HOW-TO: Combining Front & Rear Factory Antennas into One
Aftermarket stereos accept only one standard plug, and the output quality isn’t great. What if you have two antenna plugs? The solution? Turn two antennas into one big one!
The stock stereo in ’96 – ’02 Toyota 4Runners utilize a diversity antenna setup that incorporates both the standard front fender antenna and a rear antenna embedded into the right rear glass of the cargo area. Each antenna then plugs into the factory stereo – one standard size plug for the fender mounted antenna and one smaller plug for the rear embedded glass antenna. However, aftermarket stereos only accept the standard size front fender antenna plug. When I installed my new Pioneer AVH-P4100DVD receiver, it would only accept the front standard antenna plug. As such, I immediately noticed a decrease in reception quality since I was not able to incorporate the rear antenna. To defeat this, I turned both front fender antenna and rear diversity antenna into one big antenna! Here’s what I used:
1. METRA 40-UV43 Motorola Antenna Y-adapter = $8 from Amazon
2. Scosche Mda-B Micro/Delco = $5 from Amazon
The Y-adapter has two standard size female plugs going to one standard size male plug. The Scosche Mda-B micro adapter converts the smaller rear glass antenna into a standard size antenna plug.
Step 1: Locate the stock 2 antenna plugs from each antenna.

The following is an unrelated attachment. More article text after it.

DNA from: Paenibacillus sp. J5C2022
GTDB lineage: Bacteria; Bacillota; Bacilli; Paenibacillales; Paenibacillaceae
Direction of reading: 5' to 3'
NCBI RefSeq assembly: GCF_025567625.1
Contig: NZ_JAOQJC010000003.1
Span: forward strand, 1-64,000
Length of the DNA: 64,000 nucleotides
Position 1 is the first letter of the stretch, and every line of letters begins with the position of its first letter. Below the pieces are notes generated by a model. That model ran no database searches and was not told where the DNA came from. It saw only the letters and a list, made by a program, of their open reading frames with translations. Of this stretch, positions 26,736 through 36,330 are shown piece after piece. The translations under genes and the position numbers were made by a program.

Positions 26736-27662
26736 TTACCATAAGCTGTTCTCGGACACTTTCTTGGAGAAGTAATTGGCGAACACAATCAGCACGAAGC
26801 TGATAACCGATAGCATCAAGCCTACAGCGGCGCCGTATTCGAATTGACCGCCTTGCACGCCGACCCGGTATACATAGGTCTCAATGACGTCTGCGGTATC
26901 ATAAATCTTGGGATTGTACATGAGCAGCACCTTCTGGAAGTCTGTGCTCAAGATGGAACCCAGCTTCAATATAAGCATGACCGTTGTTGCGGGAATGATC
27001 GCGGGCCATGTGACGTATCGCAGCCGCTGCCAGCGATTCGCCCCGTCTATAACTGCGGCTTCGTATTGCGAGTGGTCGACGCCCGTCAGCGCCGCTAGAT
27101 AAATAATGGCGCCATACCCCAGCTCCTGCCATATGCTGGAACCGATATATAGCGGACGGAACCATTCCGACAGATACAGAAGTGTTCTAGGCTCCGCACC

Step 2: Plug the smaller rear antenna plug into the Scosche adapter.
Step 3: Plug the Scosche adapter into one of the Y-cable’s female plugs. Insert the front fender antenna plug into the other Y-cable female end.
Step 4: To finish, just plug the Y-adapter’s single plug into the back of your aftermarket receiver.
The Metra 40-GM10 GM Antenna Adapter (pictured below) works just as good as the Scoshe adapter, but it’s more expensive and roughly 10 inches long. It was on Amazon for $12. I bought it to try it out, but since the Scosche adapter works just as well and is much smaller, I’ve since returned the Metra adapter:
After combining both front and rear antennas into one, I installed a switch in the dash (below the receiver itself) that gives me complete control whether to raise or lower the front antenna mast independently of the receiver. (It’s basically just a switch wired inline of the antenna mast power wire that will either break current to lower the mast or send power to it to raise it.) With the receiver on, I can press the switch, which breaks current and the mast lowers. I can leave it down and still get great reception as the rear glass antenna is now active similar to the stock Toyota setup!
I leave the front antenna mast down 99.9% of the time. Great for when you’re driving on trails with low hanging branches and listening to the radio without tying up your smart phone and experience no loss in reception quality. Now you don’t have to worry about constantly breaking the antenna mast again!
Installing this Y adapter may not be the correct method to fix this diversity antenna issue with an aftermarket receiver installed in your 4Runner (a lot of people have told me it either “wouldn’t” work or “shouldn’t” work), but it works for my setup and I couldn’t be happier with the outcome.
Check out the forum thread for more information and discussion on this project.